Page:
Another source of concern is the labor force participation rate — the amount of people working or actively looking for jobs. That figure has seen little improvement in the last year, after the partial recovery it made from the steep drop early on in the pandemic petered out last year. At 61.6 percent now, it’s at the same level it was in October 2020.

While women enjoyed some modest gains in participation for the month, other demographic groups saw slight declines, including men, Black workers, and Latino men.

“Initially we thought it would be the end of unemployment insurance with 25 states ending those over the summer, but we really didn’t see an increase in participation,” said Veronica Clark, an economist at Citi. “It’s child-care issues. It’s delta. It’s almost like we keep making up stories why the participation rate isn’t coming back. But it could be something more structural.”

That number, which also fell steeply in the wake of the Great Recession and never recovered, remains a stubborn challenge for policymakers and central bankers.

The labor market’s evolution in the past 18 months has been striking. Job reports for the previous two months, which had come in below estimates after the delta surge had shaken the confidence of many businesses, were revised upward to 483,000 for August and 312,000 for September.

Average hourly earnings were up again, too, by 11 cents an hour to $30.96. Overall, they are up 4.9 percent in the last 12 months.

October hiring moved faster as tolls from the delta variant eased and new unemployment claims have fallen every week for more than a month, down to a pandemic low of 269,000.

Economists have long said the public health crisis is the most major impediment to the recovery. The pandemic in recent months has taken a heavy toll on parents, particularly mothers, many of whom dropped out of the workforce to care for their families.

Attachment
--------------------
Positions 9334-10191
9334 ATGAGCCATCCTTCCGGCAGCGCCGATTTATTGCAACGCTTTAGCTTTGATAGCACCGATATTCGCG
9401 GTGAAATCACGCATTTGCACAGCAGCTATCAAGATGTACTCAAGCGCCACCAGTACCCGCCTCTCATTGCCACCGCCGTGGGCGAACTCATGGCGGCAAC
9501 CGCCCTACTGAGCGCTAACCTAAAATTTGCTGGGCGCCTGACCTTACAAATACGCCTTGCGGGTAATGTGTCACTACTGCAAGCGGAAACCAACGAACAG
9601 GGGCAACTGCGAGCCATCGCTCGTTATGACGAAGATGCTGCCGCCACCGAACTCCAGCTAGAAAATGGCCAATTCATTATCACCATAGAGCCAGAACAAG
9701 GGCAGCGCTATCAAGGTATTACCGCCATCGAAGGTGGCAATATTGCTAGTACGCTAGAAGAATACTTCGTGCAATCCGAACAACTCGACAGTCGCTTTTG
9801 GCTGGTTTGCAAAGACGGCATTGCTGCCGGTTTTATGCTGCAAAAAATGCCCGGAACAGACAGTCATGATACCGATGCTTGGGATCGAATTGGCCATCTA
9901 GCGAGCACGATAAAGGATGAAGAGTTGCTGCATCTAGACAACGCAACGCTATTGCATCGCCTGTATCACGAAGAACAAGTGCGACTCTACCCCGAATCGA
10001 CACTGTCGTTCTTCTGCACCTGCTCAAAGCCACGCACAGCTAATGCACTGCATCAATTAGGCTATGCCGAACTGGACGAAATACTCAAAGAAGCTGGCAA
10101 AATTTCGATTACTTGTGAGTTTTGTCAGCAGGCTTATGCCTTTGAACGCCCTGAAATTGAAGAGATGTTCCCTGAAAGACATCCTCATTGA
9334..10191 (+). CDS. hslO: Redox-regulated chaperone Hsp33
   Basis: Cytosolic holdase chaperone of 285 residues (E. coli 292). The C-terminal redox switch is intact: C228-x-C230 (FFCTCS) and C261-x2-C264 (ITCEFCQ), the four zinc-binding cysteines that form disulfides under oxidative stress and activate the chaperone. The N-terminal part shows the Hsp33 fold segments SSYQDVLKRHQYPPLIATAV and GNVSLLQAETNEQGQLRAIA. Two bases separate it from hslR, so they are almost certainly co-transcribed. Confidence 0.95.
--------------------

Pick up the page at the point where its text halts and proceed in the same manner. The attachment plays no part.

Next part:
Anecdotally, some business owners said they’ve been able to make more progress in hiring in the last six weeks. Business surveys, such as IHS Markit’s purchasing managers’ index, show that service sector employers — the largest portion of the economy by far — are increasing workforce numbers at the quickest rate since June, when the country added nearly 1 million workers to the payrolls.

And consumer confidence, the engine of the U.S. economy, reversed a months-long slide in October to mark higher numbers, according to the Conference Board’s monthly survey. Consumers were also the most optimistic about their own prospects to find jobs since 2000, the survey found.

A new report from the Brookings Institution argues that reopening schools won’t be enough to resolve recent gender disparities in the labor market. Women are overrepresented in some of the sectors that have been the most hard hit by the pandemic, and some may decide not to go back into work for other reasons, the authors argue.

“As schools have started up with a universal return to in-person education, we may see a rise in the labor force participation rates of women with young children,” the authors, Stephanie Aaronson and Francisca Alba wrote. “That said, the outbreaks of covid-19 may discourage some mothers from returning to work, particularly those with unvaccinated children at home. Moreover, the quarantining that has occurred at some schools has generated considerable uncertainty, which itself may be a drag on women’s return to work.”